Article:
By Patrick Morrison
OVER the past few weekends, we have seen some excellent exhibitions of goalkeeping in numerous matches. Colm Reape (Mayo), Shaun Patton (Donegal), Niall Kane (Down), Shane Ryan (Kerry), Odhrán Lynch (Derry) and probably the best and most all-round performance from Tyrone’s Niall Morgan against Armagh in Omagh.
All of the goalkeeping skills of the position were on full display these past few weeks. Forget about restarts and their distribution, because it was the original goalkeeping skills that shone brightest during these games. These past few weeks really celebrated the real ‘devil may care’ mindset in regard to getting their bodies in front of the on-coming shooters.
Old school skills like hand-eye co-ordination, reflexes, agility, reactions, athleticism, accuracy, suppleness, intelligence, good handling, catching under pressure, last ditch saves, excellent footwork, consistency and many more have always been key components of any goalkeeper. Another ability that goalkeepers in Gaelic football are said to contain is ‘shot stopping,’ and it is a concept that has been taken from a similar team sport, soccer.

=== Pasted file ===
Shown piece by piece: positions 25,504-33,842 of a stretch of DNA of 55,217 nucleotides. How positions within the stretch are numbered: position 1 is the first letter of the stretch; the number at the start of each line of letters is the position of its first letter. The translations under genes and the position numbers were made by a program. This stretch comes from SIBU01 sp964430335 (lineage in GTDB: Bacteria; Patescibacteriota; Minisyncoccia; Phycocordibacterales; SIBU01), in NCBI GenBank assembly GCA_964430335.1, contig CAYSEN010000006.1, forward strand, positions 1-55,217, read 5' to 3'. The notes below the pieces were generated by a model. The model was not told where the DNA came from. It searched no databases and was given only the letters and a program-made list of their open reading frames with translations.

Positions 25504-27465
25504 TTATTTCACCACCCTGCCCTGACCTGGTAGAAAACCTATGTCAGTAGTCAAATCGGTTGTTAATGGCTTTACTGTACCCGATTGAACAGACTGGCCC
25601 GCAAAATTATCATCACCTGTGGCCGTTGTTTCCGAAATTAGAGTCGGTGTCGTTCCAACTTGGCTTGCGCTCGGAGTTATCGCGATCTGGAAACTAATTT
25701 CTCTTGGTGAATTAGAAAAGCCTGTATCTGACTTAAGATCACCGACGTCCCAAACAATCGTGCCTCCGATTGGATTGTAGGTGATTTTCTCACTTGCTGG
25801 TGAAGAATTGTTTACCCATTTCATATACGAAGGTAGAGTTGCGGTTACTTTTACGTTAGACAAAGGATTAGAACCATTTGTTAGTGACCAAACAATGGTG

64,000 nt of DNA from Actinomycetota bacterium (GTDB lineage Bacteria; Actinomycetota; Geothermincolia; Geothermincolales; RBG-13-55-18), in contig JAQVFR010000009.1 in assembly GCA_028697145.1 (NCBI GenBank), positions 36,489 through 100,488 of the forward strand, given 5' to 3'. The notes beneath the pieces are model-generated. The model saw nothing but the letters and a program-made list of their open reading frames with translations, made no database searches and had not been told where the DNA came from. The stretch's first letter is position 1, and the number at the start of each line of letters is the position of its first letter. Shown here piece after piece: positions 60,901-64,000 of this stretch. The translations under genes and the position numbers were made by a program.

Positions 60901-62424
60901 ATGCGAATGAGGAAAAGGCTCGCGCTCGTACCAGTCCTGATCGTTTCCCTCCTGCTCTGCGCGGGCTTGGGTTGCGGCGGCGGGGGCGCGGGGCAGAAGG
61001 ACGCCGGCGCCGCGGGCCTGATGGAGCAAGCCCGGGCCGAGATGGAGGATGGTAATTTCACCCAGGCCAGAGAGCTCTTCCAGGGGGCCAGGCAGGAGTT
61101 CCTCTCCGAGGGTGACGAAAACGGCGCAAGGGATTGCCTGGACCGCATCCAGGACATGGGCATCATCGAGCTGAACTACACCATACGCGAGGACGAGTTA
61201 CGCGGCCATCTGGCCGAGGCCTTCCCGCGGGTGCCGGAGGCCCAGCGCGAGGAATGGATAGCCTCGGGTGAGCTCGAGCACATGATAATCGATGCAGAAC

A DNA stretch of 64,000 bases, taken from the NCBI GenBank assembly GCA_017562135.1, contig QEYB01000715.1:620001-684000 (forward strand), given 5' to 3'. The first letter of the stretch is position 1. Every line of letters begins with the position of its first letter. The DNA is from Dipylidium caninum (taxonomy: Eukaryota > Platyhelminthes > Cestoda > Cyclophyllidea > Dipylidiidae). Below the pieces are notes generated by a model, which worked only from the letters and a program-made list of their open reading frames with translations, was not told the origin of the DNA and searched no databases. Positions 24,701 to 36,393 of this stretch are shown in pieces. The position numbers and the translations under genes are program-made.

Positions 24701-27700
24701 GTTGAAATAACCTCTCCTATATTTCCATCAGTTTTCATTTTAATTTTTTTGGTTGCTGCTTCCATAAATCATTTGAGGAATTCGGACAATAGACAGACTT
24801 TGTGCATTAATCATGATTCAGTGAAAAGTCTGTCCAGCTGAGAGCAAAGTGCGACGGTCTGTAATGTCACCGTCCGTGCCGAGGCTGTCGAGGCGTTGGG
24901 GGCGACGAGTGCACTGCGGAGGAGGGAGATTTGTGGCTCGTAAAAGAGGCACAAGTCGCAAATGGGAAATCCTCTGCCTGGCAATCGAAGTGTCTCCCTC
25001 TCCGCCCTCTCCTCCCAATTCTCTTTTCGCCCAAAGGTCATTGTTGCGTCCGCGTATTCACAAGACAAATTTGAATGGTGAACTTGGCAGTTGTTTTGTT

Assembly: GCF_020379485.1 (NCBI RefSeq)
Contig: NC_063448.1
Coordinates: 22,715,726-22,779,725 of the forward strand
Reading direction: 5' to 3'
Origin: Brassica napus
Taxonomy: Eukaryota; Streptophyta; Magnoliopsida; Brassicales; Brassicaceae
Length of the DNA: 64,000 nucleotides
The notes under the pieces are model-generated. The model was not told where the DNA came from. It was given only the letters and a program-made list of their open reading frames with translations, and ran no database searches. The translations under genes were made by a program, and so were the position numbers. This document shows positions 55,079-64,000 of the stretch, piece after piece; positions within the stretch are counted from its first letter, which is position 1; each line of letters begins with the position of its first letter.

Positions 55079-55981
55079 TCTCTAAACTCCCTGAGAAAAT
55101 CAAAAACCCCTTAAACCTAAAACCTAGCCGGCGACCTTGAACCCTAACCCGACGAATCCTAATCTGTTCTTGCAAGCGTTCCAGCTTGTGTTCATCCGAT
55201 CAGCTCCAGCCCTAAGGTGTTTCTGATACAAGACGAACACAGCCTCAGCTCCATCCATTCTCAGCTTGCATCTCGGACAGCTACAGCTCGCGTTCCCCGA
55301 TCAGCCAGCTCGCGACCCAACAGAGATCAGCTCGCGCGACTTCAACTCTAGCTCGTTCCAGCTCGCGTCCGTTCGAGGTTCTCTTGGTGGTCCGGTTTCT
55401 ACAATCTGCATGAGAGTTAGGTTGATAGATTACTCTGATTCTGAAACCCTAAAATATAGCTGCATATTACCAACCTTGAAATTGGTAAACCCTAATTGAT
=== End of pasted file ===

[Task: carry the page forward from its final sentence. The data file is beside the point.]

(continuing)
In soccer, the nature of how teams set up and attack the goal is far different to the way teams attack the opposition goal in Gaelic football. Firstly, soccer has only one method of scoring which means there is more focus on aiming shots below the bar than above it whereas in Gaelic players can opt to score points instead of having to go for goal on every attack.
Secondly, in soccer the goalkeeper is more prone to dealing with shots from anywhere inside 30-35 metres on a regular basis, defining a shot as an attempt on goal that has no other circumstance for the keeper to deal with.
With this in mind, shots in Gaelic football are far less common than in soccer and it is because of this that I lay claim to the fact that there is virtually no shot stopping in Gaelic football. Only “situations.”
What the goalkeeper must deal with in Gaelic football is numerous variations of situations throughout a game, with a situation being defined as ‘a set of circumstances that someone finds themselves in.’ It is very rare that a goalkeeper in Gaelic football must be alert for a direct attempt on their goal once the ball enters the same 30-35-metre zone like in soccer. The GAA goalkeeper finds themselves in a set of circumstances that can have multiple outcomes due to the variety of decisions that can be made within that situation.
A goalkeeper in Gaelic football could have one to three actual shots whereby the only circumstance is a direct shot on goal, whereas they will find themselves in ten plus situations in every game. This is why it is vital that a goalkeeper creates a more situation-based training scheduled so as to prepare correctly for games. It is always important to train as you would play as well as ensuring that the intensity levels that you train at are much higher than that of a game also.
Here are some of the situations that Gaelic football goalkeeper will find themselves in:
(1v1; 1v2; 2v1; 2v2)